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Hawaii health exchange costs likely to fall
Question of the Day
HONOLULU (AP) - The cost of running Hawaii’s health insurance marketplace is likely to fall below its original projection of $15 million annually because of low enrollment, its executive director told lawmakers Wednesday.
Tom Matsuda of the Hawaii Health Connector said at a hearing that the exchange is working on a business plan that should be ready in two months.
“We all recognize that is maybe too slow,” he said. “We’re trying to accelerate the process.”
The report could affect how lawmakers consider bills to overhaul how Hawaii sells insurance plans under President Barack Obama’s federal health-care overhaul.
The beleaguered exchange has had problems since signups were supposed to begin in October, including software problems, a two-week delay and low enrollment.
Lawmakers have proposed several fixes, including absorbing the exchange into a state agency.
Government officials and interest groups testified to oppose that move until the state knows more about what running the exchange would entail.
“It’s not in the public’s best interest to find out after the fact that fiscal problems have been passed to the state,” said lobbyist Steve Tam of AARP Hawaii.
Democratic Rep. Della Au Belatti, chairwoman of the House Health Committee, deferred decision on the bill and other measures designed to help the exchange until Friday.
One bill would exclude insurance companies from placing members on the exchange’s governing board. Another would make Gov. Neil Abercrombie’s Office of Health Transformation permanent. The office has been in charge of coordinating the rollout of the federal law in Hawaii.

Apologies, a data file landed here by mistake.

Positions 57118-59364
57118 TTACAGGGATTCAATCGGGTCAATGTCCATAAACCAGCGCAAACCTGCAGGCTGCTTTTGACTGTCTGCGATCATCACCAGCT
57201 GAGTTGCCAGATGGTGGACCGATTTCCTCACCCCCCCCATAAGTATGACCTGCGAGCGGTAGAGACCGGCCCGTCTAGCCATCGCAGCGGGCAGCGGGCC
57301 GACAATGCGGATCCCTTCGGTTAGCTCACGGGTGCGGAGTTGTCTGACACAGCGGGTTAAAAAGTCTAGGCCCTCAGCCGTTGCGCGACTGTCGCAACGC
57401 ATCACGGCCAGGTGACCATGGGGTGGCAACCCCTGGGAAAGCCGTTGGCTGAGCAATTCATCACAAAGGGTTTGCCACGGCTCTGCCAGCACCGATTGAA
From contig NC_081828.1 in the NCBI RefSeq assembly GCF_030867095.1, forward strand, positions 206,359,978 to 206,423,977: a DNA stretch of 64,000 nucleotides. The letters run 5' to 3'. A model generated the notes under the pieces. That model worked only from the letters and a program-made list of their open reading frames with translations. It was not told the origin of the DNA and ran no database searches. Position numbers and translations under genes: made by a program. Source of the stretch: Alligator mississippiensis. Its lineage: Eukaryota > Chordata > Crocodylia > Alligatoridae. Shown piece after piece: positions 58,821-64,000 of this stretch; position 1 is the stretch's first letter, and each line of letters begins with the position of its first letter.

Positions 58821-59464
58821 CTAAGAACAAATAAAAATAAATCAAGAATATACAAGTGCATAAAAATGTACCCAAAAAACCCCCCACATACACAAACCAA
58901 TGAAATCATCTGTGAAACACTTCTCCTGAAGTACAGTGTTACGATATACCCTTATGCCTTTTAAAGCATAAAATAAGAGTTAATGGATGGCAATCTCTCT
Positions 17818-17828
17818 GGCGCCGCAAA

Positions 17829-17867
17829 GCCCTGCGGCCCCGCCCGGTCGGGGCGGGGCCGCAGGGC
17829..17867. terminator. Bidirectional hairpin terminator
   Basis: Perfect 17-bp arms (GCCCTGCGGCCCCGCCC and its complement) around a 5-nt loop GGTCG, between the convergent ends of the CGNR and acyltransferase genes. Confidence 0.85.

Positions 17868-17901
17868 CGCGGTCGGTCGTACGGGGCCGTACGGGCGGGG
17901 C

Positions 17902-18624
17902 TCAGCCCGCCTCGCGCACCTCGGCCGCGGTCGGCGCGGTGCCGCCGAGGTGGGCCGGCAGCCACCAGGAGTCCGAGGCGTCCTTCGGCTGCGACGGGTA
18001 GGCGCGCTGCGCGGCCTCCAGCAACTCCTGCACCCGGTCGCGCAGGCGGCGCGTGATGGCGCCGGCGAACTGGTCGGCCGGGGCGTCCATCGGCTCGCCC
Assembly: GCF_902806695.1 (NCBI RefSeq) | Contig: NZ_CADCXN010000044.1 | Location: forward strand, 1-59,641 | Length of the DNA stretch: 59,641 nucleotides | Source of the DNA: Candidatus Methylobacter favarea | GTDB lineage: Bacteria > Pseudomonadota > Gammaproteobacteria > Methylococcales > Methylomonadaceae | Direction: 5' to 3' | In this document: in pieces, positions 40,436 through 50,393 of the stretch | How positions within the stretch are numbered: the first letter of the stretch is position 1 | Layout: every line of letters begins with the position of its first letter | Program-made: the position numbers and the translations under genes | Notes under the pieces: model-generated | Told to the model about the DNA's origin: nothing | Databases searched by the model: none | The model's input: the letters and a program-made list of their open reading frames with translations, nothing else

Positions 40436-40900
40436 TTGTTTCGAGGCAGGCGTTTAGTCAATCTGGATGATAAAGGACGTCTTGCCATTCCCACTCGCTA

Members of the Hawaii Health Authority, a five-year-old health-planning body within the Department of Budget and Finance, said the authority already is set up to coordinate the health-care overhaul.
Successful health-care changes in other states “are physician-led, and not controlled by insurance companies,” Dr. Stephen Kemble, a psychiatrist, told lawmakers. He criticized Hawaii’s health transformation as too favorable to health insurers at the expense of patients and doctors.
Beth Geisting, the governor’s health-care transformation coordinator, pushed for making the office she leads permanent to connect care, private institutions and government programs.
“Unless the change is aligned, planned, coordinated, we really are not going to see the kind of results we should be getting,” she told the committee.
Rep. Marcus Oshiro, a Democrat representing Wahiawa, asked Geisting whether an upcoming audit of the health-insurance exchange should be a factor in lawmakers’ decision to bring it under state control.
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